The most laughable part of Her isn’t the complex, sophisticated romantic relationship between a man and his software operating system; it’s the high-waisted, Clint Eastwood-esque pants everybody wears.
Just like last time, the story is almost a nuisance. In the early 1980s, Ron and Veronica (Christina Applegate) are a successful husbandand-wife news anchoring team, until she gets a promotion and he doesn’t. Because he’s shallow and petty, he abandons his wife and son to wallow in whiskey.
Against all odds, Love Actually has sort of, kind of, maybe become a holiday classic. On one eventful Christmas in England, something like 500 couples, including Professor Snape, magically fall in love.
The story is just so much richer, as it doesn’t stop at “Baddie McEvil tries to destroy the world.” We join Bilbo and his dwarf buddies as they are nearing the secret entrance to the home they were forced to abandon on the grounds of “Oh, dear God, that’s a fire breathing dragon,” which is an understandable reason to break a lease.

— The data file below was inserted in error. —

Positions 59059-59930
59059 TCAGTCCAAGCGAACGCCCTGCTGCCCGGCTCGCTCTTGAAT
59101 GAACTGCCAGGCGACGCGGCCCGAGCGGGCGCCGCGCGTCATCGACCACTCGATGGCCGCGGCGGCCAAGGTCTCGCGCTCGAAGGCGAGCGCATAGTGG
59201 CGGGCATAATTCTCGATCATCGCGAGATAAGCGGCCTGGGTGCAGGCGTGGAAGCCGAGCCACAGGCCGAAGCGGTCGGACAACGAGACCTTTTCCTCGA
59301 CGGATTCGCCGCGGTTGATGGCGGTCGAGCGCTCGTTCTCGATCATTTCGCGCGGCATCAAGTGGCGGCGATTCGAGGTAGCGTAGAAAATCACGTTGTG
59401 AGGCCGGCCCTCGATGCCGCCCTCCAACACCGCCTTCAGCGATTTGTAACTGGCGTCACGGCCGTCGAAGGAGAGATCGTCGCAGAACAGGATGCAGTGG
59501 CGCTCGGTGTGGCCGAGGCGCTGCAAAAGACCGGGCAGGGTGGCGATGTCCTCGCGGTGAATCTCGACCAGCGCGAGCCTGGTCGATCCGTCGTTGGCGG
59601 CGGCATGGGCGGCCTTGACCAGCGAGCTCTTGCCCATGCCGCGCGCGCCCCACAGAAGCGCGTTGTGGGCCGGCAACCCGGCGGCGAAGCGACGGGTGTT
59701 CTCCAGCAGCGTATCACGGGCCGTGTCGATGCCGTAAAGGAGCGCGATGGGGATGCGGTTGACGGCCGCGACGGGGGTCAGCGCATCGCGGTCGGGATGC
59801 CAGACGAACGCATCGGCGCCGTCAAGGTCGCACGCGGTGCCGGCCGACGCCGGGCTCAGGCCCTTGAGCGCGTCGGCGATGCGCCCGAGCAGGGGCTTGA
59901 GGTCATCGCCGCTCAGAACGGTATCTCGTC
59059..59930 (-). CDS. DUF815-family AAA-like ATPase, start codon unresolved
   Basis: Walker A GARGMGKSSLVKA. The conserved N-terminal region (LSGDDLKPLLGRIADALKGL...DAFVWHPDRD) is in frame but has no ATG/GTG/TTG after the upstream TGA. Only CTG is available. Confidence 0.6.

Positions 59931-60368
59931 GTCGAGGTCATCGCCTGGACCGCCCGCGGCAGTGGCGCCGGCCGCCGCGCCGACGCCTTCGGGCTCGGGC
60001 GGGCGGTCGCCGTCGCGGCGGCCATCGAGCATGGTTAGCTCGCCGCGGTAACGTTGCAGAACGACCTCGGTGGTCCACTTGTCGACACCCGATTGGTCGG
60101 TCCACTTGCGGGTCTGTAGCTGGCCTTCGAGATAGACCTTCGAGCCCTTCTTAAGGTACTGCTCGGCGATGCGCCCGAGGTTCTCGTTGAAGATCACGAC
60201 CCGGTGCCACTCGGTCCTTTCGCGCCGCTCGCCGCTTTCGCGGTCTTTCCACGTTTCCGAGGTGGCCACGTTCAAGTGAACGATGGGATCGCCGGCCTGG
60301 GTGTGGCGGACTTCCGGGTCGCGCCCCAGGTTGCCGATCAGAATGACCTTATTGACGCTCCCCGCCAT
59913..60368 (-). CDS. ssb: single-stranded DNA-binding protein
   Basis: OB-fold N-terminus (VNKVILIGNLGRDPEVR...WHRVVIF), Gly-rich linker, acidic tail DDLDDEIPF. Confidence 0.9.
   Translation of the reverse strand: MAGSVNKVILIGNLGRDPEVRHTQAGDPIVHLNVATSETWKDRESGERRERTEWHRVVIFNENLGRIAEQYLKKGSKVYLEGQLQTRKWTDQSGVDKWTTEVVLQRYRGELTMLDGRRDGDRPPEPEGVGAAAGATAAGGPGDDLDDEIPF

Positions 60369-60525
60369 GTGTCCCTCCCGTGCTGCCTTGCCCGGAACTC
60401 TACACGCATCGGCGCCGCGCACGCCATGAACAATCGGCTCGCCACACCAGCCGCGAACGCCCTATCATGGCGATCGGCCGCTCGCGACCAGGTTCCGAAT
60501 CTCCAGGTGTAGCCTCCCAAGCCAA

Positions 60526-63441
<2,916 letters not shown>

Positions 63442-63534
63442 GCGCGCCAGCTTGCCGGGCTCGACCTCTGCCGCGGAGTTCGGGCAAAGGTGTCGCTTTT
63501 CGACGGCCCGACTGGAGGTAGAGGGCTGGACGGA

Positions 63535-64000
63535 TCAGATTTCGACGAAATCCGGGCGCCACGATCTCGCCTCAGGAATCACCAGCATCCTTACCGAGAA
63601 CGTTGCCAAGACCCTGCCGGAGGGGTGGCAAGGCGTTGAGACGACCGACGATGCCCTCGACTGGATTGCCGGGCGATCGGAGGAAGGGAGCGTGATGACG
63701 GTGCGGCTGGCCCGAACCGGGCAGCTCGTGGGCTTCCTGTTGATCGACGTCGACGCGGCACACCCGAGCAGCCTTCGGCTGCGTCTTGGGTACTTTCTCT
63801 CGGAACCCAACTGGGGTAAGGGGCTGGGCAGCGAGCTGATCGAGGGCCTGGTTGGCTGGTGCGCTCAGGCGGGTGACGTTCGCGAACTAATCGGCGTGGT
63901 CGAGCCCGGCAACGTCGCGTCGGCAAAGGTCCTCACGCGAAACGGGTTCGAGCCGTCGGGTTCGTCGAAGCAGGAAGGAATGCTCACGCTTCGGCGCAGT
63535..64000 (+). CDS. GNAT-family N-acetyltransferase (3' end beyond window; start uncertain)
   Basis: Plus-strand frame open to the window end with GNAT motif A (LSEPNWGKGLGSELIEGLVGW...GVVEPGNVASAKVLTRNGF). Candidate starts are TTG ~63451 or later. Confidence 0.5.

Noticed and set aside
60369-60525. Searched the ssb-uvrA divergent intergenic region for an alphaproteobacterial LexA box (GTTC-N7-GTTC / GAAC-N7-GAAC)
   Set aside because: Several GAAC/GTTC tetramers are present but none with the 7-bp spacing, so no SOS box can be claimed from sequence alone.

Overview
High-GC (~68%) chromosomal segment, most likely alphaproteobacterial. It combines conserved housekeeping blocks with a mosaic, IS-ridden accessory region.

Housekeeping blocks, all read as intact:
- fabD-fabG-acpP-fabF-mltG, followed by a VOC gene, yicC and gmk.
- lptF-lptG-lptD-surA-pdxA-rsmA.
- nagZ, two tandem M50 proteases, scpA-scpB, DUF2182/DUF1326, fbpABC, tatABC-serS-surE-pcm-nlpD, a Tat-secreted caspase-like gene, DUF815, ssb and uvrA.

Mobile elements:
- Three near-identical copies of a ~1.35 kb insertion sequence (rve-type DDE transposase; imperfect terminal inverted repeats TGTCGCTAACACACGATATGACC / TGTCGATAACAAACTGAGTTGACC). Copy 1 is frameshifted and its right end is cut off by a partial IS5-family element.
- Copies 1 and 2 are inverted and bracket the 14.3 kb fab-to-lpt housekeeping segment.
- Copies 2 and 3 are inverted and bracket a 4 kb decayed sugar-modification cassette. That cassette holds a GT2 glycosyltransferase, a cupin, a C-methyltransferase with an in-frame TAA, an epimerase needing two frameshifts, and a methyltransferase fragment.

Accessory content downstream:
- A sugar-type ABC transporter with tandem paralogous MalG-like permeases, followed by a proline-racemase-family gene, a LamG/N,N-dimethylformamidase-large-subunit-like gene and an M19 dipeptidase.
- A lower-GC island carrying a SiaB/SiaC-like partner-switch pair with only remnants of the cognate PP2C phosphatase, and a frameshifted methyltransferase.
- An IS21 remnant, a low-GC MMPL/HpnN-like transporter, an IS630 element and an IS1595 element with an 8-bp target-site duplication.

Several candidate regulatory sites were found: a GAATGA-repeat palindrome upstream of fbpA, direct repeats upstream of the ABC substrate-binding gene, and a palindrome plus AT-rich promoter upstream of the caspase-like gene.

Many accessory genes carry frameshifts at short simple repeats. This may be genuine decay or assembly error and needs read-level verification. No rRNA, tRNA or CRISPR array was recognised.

The only thing worse than years virtually free of good movies are years when I could make a top 10 list from the films I cut from my final top 10 list. What I’m sayin’ is: 2013 was real, real good, y’all.
Philomena is kind of a tough sell. It’s not a feel-good holiday picture or a tour-de-force acting showcase destined to be showered with Oscar kisses. All the movie has to offer is the fact that it’s really, really good.
With a female protagonist, overt racial themes and a wonderfully literal “poor versus the poor while the rich look on” centerpiece, Catching Fire is the best science-fiction sequel since The Empire Strikes Back and is far more important.